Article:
Agents of S.H.I.E.L.D. and the Unsatisfying Farewell in “Parting Shot”


If you want to sell the audience on the kind of “sacrifice” that “Parting Shot” puts forward, you need to do two simple things that Agents of S.H.I.E.L.D. absolutely failed to do.

The first is fairly straightforward — convince me that the characters who are making that sacrifice and leaving the team/show won’t be returning within a handful of episodes. Perhaps it’s a product of knowing how the sausage is made, but despite the fact that Bobbi and Hunter are slated for their own spinoff, I don’t buy for a second that two major characters, both of whom the show has spent ample time developing over the last couple of seasons, are going to legitimately disappear from Agents of S.H.I.E.L.D. until September when their solo adventures begin. Instead, the two of them are poised to come back at some opportune moment down the road and save the day. That turns “Parting Shot” into little more than a setup for a five-minute retirement, which makes all the hand-wringing about their departure ring false.

The second is a little more complicated, especially for a show that has offered so many supernatural and technological outs for its characters over the years — convince me that the sacrifice being made is actually necessary. The idea that a pair of field agents were involved in some sort of international incident and thus must be disavowed and drummed out of the organization is a legitimate direction to go with this kind of story. The catch is that the titular agents of Shield are involved in these types of incidents all over the world on a weekly basis, with no such concerns.

The episode tries to raise the stakes by invoking President Ellis and the Russian Prime Minister, but that ends up feeling like a flimsy excuse rather than a legitimate justification for Bobbi and Hunter to be forced out of the organization. Coulson is standing right there in front of the same people, claiming that Shield doesn’t exist, and yet he’ll no doubt go on future missions alongside other Shield operatives and be at just as much risk of exposure as Bobbi and Hunter would be. In just the last episode, he was in front of a number of world representatives, branded as the head of Hydra by Malick, and then chose to blast his way out of the compound when he was exposed as having spied on everyone attending the summit. Why in god’s name can he go on as director, even with the canard that he’s “advising the ATCU,” while Bobbi and Hunter must be gone forever? It makes absolutely no sense, even under the fuzzy logic on display in “Parting Shot”.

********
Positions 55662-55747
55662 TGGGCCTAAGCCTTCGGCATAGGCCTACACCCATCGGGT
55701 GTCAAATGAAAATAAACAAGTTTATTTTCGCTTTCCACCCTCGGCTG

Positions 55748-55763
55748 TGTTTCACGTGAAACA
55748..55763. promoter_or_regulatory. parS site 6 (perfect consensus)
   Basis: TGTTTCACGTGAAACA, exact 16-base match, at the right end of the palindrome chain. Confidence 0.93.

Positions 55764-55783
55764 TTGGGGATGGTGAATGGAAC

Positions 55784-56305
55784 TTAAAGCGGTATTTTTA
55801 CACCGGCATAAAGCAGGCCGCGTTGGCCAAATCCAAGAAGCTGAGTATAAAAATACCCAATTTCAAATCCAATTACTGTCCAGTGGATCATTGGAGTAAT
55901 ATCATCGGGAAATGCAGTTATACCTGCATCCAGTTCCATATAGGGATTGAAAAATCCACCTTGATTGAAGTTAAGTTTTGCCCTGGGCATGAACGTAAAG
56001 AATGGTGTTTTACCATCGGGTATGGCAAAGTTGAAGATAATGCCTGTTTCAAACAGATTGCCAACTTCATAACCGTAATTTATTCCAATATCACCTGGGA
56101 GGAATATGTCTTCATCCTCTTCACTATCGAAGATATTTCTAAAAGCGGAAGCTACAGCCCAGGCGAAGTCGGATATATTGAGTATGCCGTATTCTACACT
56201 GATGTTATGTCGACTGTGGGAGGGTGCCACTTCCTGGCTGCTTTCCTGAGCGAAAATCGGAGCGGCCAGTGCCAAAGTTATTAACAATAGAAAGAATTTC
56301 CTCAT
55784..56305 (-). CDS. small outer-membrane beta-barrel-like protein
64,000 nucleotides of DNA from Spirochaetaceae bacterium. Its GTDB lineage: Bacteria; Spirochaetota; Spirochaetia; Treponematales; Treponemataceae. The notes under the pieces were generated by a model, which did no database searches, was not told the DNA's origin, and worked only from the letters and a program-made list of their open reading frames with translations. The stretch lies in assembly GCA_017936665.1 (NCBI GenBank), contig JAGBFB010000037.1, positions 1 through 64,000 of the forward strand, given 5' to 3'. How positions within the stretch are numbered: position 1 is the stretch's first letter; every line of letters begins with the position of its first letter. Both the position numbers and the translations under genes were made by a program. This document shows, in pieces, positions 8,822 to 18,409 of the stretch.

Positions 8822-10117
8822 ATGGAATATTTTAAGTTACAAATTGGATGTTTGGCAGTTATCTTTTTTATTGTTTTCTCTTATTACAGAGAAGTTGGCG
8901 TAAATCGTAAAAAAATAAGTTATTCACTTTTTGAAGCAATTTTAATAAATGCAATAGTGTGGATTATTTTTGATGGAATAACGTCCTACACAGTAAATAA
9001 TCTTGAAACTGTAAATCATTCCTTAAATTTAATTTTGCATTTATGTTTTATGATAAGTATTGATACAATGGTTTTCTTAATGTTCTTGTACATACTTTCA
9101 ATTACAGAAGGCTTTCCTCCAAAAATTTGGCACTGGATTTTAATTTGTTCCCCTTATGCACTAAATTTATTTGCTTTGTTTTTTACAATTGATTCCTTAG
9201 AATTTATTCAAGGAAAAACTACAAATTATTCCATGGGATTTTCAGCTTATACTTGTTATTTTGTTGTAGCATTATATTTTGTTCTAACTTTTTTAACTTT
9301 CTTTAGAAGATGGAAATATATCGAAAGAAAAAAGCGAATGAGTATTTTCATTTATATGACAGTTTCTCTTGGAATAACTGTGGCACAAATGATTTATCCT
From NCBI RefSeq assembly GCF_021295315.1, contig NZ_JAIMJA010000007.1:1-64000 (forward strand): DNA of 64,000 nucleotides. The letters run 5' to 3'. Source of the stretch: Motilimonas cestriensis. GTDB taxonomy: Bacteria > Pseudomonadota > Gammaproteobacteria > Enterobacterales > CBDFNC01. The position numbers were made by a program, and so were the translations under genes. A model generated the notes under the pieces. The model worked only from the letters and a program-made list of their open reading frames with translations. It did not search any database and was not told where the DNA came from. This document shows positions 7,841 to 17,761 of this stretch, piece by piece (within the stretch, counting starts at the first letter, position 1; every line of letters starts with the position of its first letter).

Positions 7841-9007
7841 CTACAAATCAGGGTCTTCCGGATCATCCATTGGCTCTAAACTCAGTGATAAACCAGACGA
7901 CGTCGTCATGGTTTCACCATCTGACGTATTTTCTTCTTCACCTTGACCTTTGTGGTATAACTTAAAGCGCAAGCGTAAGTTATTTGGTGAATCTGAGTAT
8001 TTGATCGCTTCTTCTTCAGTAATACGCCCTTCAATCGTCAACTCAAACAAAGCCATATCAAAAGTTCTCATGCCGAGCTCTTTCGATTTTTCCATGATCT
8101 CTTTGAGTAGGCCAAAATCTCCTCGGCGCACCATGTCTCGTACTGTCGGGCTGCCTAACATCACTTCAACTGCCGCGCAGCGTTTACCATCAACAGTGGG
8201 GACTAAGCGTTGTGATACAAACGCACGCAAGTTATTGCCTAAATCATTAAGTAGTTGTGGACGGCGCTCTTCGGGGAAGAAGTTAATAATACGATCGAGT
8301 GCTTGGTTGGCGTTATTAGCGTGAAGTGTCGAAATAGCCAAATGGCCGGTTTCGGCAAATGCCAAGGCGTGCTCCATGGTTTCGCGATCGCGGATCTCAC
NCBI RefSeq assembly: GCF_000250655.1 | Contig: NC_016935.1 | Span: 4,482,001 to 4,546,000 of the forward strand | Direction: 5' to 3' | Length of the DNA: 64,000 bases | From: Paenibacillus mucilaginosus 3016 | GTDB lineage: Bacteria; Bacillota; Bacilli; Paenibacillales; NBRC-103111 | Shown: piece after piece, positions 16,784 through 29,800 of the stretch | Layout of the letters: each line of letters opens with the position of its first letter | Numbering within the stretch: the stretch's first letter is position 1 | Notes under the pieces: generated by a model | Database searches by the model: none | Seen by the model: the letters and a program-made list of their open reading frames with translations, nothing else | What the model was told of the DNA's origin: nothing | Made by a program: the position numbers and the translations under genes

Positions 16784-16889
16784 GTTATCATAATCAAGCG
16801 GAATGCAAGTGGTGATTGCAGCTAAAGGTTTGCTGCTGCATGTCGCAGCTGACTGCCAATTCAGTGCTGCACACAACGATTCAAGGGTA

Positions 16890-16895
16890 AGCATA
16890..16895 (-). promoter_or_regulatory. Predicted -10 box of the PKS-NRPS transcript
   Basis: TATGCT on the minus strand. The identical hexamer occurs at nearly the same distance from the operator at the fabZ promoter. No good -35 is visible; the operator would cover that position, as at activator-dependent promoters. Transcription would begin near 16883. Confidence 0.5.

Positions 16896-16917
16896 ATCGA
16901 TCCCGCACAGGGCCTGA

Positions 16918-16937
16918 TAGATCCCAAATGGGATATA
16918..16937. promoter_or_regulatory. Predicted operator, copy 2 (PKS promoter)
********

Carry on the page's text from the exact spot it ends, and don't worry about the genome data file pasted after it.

It's almost like the writers were on mushrooms.

 

To the point, the episode ties itself in knots trying to come up with more and more (strained) reasons why the pair has to leave Shield. There’s some truth in the idea that two of them would not be able to sit still behind a desk or in the lab as a permanent assignment, but why couldn’t they lay low there for a while until things blow over? Why couldn’t they use some of that fancy mask technology when they need to go out into the field? Heck, why couldn’t they just use some of that old fashioned “put a cloth over your head” mask technology?

At the end of the day, I just didn’t buy that there was anything that happened in “Parting Shot” that actually necessitated Bobbi and Hunter leaving the organization. The show tried to play up the international incident character to the proceedings, but that’s weak broth when Shield has been involved in more international incidents in the last three years than Mel Gibson if he were ambassador to Israel. Never mind all the time that Shield writ large was on the run and comprised of fugitives from justice. Never mind all the technological and espionage-based solutions the group has at their disposal. Somehow, for poorly explained reasons, this time is different, and we’re just supposed to accept that.

A certain amount of willing suspension of disbelief is necessary for any show, especially the ones that take place in a world with superheroes and exotic spy tech. But this is a different beast than accepting, for example, the Russian General’s shadow monster, and ignoring how the episode made it seems like Daisy and Mockingbird were fighting a character from a Playstation 2 cut scene. Instead, this is an instance where basic internal logic and consistency with the show’s past were sorely lacking.